Distillation is a method of liquid separation and purification achieved by heating a liquid to the point of vaporization and then capturing the vapor as a condensate.
The elevated temperature needed to distill a compound with a high boiling point at atmospheric pressure will often have a detrimental thermal effect on the compound. In such cases, the process of vacuum distillation is preferred.
Vacuum distillation separates compounds with a high boiling point through the interaction of pressure and temperature. Lowering the pressure means that the required temperature can also be lowered, making for gentler distillation.
The distillation process is typically carried out with laboratory vacuum distillation apparatus and a suitable vacuum pump. The choice of pump will be determined by numerous factors including desired vacuum depth, total system volume, and desired temperature. The interaction of the system temperature with the solvents’ boiling points will determine the desired vacuum depth. The total system volume will help establish the optimal pump flow rate, with larger volumes requiring a higher flow.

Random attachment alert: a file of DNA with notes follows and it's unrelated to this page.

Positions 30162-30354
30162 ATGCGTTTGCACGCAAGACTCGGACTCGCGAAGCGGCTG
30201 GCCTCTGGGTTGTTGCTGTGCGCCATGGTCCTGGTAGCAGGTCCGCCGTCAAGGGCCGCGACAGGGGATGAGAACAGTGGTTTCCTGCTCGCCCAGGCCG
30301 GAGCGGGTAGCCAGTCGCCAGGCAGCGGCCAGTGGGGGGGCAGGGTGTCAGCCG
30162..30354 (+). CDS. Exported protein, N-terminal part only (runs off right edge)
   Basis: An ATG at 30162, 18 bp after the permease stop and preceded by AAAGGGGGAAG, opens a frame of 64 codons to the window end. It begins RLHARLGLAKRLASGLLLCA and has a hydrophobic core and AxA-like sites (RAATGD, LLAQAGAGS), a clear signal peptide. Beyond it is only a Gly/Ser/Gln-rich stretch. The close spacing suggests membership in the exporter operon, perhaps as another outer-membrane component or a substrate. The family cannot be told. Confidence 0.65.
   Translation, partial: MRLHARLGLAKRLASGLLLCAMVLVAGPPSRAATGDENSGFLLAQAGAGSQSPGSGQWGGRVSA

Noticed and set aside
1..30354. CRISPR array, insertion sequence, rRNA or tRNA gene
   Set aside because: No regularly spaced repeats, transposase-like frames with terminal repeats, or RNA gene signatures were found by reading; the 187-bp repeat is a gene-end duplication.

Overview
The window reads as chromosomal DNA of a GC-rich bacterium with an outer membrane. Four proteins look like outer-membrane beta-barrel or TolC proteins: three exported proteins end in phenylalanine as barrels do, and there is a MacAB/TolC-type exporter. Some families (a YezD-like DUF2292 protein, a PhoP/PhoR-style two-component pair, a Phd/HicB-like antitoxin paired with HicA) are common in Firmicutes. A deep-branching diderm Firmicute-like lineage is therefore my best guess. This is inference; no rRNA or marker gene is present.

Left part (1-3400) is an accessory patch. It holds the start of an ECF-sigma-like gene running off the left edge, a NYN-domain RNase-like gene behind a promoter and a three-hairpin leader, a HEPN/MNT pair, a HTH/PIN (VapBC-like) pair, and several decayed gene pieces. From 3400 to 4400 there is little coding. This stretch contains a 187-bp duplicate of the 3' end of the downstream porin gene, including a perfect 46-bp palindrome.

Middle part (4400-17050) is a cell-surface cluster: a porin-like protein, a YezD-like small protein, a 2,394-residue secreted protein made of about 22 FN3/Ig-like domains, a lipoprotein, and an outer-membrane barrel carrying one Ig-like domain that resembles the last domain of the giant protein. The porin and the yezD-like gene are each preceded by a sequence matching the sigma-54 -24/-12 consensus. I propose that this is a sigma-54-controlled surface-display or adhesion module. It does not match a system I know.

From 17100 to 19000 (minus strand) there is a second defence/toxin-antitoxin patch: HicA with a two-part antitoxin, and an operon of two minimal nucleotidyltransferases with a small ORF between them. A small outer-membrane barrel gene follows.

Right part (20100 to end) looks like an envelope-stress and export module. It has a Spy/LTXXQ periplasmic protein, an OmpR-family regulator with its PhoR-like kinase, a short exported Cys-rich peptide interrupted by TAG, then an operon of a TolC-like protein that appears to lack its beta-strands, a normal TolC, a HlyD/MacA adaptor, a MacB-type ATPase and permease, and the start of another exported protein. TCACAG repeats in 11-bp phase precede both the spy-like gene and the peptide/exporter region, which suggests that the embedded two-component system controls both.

Considerations for selecting the optimal pump include:
- Oil-free operation with excellent chemical compatibility
- Ability to process wet vapors
- Ultimate depth of vacuum
- Flow rate in proportion to the system volume
- Solvent recovery options at both the inlet and the outlet
- Adjustable control of vacuum levels
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